Thika superhighway completion set for June

April 10, 2012
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Spanning 42km the Thika superhighway Project will have a 39km footpath and cyclists’ lane/FILE

NAIROBI, Kenya, Apr 10 – The completion of the Thika superhighway has been pushed to June.

Several hitches have held back the project, missing both the December 2011 and March 2012 deadlines.

Consulting Engineering firm APEC’s Managing Director Johnson Matu said besides land acquisition issues, heavy rains in the latter part of last year caused unexpected delays.

“We are having an issue with the removal and relocation of service lines, water pipes, power and some have not be relocated, so the contractor was unable to complete the works,” he said.

The relocation process and land acquisition has cost an estimated Sh5 billion, while supervision costs now stand at Sh1 billion.

So far, total costs for road works on the superhighway have reached Sh27 billion with each of the three lots of the project over 90 percent completed.

Spanning 42 kilometres (km) the Thika superhighway Project will have a 39km footpath and cyclists’ lane.

Lot 1, which is being undertaken by Chinese contractor China Wu Yi Company Limited stretches from Uhuru Highway ending at Muthaiga roundabout.

“The scope of that work includes improvement of Forest Road, Kariokor Road and Murang’a and the connection of the Globe flyover to Tom Mboya,” Matu explained.

Lot 2, under the supervision of Synohydro, is between Muthaiga roundabout and Kenyatta University, about a 14 km distance that is 93 and 94 percent complete, needing basic road furniture, lighting and signage.

Sheng Li engineering, the contractor overseeing completion of Lot 3 the last portion of the road to Thika, has already began construction of foot bridges.

“The bridges at least in our lot will be in the range of Sh20 million each. We are constructing five and the first is almost complete,” Sheng Li Engineer Zeng Xlanmin explained.

In all, there will be approximately 17 footbridges servicing pedestrians from Nairobi to Thika town.

A toll station and weigh bridge are being constructed along the highway in Lot 3 (in Ruiru), which once complete will be operationalised by Parliament.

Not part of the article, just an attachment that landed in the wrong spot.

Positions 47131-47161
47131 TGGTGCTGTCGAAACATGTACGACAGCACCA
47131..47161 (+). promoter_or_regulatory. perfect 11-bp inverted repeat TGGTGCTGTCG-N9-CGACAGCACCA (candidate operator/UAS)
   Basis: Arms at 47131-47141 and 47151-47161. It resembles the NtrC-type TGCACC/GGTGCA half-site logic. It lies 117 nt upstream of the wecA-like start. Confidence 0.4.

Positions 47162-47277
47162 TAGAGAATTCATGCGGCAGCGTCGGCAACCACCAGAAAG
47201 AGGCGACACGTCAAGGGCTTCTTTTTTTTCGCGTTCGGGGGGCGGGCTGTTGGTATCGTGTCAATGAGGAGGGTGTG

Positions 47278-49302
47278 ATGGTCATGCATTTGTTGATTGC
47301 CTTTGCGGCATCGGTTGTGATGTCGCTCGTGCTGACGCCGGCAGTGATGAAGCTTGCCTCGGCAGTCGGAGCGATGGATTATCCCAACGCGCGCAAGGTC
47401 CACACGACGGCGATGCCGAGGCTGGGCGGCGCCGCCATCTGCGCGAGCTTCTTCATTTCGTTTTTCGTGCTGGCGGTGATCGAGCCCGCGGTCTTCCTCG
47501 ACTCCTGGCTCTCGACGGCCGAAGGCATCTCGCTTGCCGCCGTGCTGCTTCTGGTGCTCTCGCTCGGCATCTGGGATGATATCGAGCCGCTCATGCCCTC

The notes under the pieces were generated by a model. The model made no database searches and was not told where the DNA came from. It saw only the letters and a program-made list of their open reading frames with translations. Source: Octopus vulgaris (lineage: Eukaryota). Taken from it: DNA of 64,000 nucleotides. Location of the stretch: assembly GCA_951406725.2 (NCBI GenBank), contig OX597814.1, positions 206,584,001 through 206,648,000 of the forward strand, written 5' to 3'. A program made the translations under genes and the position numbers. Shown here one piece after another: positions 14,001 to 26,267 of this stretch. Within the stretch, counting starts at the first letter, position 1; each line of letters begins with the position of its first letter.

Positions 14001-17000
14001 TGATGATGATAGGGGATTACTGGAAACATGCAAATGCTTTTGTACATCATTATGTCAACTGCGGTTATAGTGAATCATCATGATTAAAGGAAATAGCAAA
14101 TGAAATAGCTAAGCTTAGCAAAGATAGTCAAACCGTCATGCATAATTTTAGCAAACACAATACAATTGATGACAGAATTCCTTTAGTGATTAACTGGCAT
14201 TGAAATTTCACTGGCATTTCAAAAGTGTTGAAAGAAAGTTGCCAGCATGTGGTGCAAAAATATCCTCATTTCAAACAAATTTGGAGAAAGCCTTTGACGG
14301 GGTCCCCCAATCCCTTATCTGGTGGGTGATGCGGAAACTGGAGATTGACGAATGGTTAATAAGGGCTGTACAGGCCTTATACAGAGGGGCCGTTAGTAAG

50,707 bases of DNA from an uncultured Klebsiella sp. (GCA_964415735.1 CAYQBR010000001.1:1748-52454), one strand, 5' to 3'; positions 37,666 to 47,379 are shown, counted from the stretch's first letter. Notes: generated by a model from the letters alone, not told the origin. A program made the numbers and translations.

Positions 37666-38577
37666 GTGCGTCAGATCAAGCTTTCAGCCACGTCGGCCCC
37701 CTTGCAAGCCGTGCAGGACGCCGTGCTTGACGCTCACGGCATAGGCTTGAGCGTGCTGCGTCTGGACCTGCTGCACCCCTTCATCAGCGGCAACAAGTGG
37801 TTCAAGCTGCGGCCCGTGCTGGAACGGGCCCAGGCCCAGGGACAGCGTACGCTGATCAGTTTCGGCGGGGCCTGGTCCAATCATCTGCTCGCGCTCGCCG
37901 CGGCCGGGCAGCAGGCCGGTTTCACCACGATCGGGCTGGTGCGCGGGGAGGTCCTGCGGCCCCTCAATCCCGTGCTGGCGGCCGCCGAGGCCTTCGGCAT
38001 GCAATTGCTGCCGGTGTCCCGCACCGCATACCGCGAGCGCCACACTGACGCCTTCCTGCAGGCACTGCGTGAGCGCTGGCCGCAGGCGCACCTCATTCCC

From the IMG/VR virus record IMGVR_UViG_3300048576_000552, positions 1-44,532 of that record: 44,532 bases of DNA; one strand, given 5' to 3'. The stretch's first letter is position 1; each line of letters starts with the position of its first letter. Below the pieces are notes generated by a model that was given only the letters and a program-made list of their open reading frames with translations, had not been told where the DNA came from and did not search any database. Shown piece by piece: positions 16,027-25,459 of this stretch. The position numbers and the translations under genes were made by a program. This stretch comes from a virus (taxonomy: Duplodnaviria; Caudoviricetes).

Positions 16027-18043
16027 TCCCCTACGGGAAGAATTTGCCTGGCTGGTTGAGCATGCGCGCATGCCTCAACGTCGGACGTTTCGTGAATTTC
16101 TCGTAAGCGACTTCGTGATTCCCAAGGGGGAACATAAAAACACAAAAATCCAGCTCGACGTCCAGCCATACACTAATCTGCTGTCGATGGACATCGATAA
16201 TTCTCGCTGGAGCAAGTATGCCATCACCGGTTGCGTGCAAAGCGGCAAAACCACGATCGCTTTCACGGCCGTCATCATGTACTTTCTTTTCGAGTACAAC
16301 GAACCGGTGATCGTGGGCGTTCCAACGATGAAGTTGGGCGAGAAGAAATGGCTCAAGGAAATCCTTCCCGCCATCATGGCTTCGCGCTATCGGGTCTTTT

Although fees are yet to be determined, traditional toll stations charge vehicles by type and in the case of heavy load trucks, the fee is determined by the number of axles, wheels and height of the truck.

The eight-lane highway that has re-written Kenya’s highway rulebook is expected to accommodate 300,000 cars daily.

Even though the temporary speed limit has been set between 30 and 50 kilometres as construction is on-going, Senior Superintendent of Police Leonard Katana said safety will be crucial when the speed limit is increased.

“It’s a good road so let’s not change it into a killer road. Officers will monitor drivers. The speed limit will remain. However in future we will propose to be a bit higher, but we must drive safely,” he said.

Furthermore, Information Permanent Secretary Bitange Ndemo stressed the need for motorist to respect the traffic laws.

“I have driven on Thika road only to see matatus calling for passengers at the centre of the highway; that just means they actually don’t know what a highway is,” he said.

Ndemo said the concept of a highway needs to be properly communicated to Kenyan motorists, requiring Ministry of Transport and relevant government agencies to formulate an aggressive education campaign.

“The Ministry of Transport should announce that it has cancelled all drivers’ licenses until everyone goes for another test on how to use the highway. Otherwise Thika Road will not help,” he asserted.

So far, two sections of the Sh2 million three-level Pangani interchange are operational, servicing Forest Road, Thika Road, Murang’a Road and Ring Road Ngara, as well as the recently opened Muthaiga underpass.